Google, Airbnb and Intuit have integrated user experience into the core of their work processes. All of these companies invest heavily in their user experience and wouldn’t have been nearly so successful without such careful UX investment. 

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    You should invest in your UX as early in your project development as possible. According to Clare-Marie Karat, a principal UX consultant and former IBM researcher,

    “For every one dollar invested in User Experience research, you save $10 in development and $100 in post-release maintenance.” 

    So if you apply the 1:10:100 rule for change, it will cost you $1 to do initial research, $10 to change your design and $100 to change your product. 

    According to Jacob Neilsen’s research, if you spend 10% of the development budget on UX, you can get up to 83% in conversion lift. By improving the customer experience you will increase your KPIs (Key Performance Indicators) resulting in a substantial conversion lift.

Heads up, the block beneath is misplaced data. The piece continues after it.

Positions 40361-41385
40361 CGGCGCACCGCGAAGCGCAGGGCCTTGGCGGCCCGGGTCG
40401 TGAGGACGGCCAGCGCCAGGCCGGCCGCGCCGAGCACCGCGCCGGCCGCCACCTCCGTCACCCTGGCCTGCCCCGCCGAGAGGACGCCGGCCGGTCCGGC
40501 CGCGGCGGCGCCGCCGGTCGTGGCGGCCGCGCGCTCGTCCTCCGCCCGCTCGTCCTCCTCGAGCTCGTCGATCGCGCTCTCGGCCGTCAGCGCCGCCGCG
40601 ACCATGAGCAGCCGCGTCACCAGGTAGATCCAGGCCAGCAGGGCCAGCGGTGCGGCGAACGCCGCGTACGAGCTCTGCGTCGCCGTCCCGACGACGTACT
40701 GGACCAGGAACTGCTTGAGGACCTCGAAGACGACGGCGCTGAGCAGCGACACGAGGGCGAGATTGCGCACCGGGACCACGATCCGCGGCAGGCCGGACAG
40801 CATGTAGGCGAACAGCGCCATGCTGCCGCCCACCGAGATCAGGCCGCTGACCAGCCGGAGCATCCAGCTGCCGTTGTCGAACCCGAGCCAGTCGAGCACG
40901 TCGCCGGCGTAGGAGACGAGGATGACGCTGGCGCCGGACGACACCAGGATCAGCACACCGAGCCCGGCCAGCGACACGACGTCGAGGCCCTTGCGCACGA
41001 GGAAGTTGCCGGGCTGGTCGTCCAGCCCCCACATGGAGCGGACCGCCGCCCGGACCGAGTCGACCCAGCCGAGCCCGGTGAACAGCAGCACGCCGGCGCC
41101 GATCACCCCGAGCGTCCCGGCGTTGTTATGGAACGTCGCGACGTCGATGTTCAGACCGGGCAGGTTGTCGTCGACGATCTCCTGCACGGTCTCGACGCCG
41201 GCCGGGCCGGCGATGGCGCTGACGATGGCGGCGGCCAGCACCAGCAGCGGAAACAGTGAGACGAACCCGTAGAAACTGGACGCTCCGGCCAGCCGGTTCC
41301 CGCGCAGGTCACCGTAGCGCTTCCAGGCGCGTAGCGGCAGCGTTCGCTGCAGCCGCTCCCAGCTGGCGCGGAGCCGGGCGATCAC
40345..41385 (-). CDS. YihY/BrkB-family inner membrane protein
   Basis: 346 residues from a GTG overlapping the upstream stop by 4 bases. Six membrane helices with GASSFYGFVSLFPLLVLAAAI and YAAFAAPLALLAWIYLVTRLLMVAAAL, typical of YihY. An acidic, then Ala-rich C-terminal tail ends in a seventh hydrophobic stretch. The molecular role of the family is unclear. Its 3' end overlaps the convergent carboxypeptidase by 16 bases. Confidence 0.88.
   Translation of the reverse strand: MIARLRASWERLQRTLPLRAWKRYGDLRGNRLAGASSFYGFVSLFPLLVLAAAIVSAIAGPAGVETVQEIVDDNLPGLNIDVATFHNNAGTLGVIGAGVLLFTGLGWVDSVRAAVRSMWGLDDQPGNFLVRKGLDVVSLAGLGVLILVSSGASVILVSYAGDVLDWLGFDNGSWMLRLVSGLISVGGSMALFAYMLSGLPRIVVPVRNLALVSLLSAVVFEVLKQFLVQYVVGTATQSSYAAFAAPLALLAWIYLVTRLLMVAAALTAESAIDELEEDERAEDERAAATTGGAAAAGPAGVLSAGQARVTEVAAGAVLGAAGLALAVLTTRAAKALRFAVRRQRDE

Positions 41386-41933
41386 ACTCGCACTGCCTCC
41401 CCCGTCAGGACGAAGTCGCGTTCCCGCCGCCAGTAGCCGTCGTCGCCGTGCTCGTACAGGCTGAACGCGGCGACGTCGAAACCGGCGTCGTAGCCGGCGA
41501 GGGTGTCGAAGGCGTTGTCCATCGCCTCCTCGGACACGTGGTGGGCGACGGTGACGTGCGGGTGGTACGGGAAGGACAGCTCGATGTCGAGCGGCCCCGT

For a small business or new start-up, let’s say that 10% of your overall development budget comes to £500. It would make sense to split your budget into four parts to cover these key UX activities that can be conducted in a short time frame:

    • One hour to question customers about their needs
    • One hour to review your design plans
    • One hour for a quick test of the design
    • One hour to enhance your digital product’s search engine visibility

    These UX research activities will certainly help to keep you on the right path as you develop your digital product. 

    So, how much should I spend on UX?

    Answering this question is one of the most difficult things to get right. Even UX designers with lots of experience can struggle to estimate costs for their UX projects.

    No-one likes to estimate how much of their budget to dedicate to UX, but most companies will define their UX budget as a percentage of their overall R&D budget. Determining how much of their R&D budget to allocate to UX will differ according to their business type.